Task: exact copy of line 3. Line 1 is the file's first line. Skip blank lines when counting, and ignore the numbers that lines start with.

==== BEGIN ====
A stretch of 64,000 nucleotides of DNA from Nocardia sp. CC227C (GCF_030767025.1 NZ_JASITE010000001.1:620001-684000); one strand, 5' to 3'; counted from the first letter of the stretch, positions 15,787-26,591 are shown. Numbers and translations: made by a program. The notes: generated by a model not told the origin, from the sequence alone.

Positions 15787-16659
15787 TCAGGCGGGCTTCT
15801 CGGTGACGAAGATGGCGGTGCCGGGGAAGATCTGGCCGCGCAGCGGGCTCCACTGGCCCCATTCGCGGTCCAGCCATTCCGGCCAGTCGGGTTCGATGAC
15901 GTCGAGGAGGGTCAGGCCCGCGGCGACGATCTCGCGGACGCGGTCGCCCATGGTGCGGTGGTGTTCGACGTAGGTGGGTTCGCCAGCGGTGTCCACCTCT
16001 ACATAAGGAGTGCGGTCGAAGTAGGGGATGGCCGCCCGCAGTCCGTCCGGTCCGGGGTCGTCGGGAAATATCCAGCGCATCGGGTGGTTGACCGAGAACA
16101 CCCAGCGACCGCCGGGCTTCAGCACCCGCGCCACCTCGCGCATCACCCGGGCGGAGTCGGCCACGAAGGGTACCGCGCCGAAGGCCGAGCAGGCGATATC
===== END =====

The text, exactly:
15787 TCAGGCGGGCTTCT